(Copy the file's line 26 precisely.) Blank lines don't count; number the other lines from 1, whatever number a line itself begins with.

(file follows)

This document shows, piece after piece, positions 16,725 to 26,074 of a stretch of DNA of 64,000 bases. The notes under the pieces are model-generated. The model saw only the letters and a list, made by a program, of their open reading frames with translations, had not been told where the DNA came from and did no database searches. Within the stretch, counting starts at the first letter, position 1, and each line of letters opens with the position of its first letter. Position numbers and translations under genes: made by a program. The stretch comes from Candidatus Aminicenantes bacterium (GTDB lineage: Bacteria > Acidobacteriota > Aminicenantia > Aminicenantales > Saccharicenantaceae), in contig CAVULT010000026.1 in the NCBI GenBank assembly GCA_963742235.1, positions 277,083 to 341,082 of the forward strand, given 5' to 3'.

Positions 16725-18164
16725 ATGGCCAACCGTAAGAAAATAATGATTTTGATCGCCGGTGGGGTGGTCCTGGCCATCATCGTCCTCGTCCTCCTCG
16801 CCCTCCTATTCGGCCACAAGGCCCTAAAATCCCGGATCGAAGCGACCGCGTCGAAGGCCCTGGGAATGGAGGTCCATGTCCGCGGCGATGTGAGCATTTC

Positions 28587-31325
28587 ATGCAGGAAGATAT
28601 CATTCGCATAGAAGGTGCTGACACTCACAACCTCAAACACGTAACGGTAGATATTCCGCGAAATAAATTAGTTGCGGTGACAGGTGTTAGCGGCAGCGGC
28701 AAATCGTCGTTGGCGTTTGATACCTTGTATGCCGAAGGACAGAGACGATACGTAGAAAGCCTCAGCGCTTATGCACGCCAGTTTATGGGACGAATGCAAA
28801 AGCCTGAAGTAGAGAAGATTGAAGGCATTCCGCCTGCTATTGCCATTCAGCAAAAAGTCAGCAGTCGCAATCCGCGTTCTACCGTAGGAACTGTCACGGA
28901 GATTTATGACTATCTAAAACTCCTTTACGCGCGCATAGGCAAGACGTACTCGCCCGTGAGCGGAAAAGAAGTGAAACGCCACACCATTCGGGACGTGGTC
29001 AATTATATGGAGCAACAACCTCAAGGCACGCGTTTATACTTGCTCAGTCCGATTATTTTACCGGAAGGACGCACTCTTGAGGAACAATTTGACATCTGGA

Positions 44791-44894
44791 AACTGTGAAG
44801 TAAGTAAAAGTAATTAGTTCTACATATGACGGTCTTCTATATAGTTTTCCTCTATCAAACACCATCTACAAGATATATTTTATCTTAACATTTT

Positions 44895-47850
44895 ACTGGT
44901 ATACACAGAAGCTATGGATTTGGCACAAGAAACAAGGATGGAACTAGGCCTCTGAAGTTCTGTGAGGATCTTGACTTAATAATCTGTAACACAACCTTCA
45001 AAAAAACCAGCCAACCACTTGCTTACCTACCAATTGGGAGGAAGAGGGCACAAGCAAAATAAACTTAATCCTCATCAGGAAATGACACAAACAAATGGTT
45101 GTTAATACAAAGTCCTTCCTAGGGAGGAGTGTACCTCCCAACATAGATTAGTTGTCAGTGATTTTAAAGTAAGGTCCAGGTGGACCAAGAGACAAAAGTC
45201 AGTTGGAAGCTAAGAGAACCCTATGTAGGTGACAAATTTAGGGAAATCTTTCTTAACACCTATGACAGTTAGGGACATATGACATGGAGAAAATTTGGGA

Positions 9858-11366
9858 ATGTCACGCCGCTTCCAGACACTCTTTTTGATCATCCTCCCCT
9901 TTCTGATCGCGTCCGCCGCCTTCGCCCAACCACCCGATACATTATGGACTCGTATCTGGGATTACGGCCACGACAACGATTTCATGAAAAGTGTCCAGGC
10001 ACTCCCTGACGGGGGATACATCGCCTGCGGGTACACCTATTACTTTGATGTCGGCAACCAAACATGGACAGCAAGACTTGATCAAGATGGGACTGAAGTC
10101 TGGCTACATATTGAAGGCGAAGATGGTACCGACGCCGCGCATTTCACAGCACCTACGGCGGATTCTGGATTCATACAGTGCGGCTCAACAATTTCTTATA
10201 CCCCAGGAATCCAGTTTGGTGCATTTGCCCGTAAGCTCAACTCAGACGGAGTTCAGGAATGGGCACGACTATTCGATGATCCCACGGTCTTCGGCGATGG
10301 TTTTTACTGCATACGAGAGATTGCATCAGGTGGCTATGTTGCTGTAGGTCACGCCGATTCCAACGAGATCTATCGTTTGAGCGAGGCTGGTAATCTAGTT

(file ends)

10201 CCCCAGGAATCCAGTTTGGTGCATTTGCCCGTAAGCTCAACTCAGACGGAGTTCAGGAATGGGCACGACTATTCGATGATCCCACGGTCTTCGGCGATGG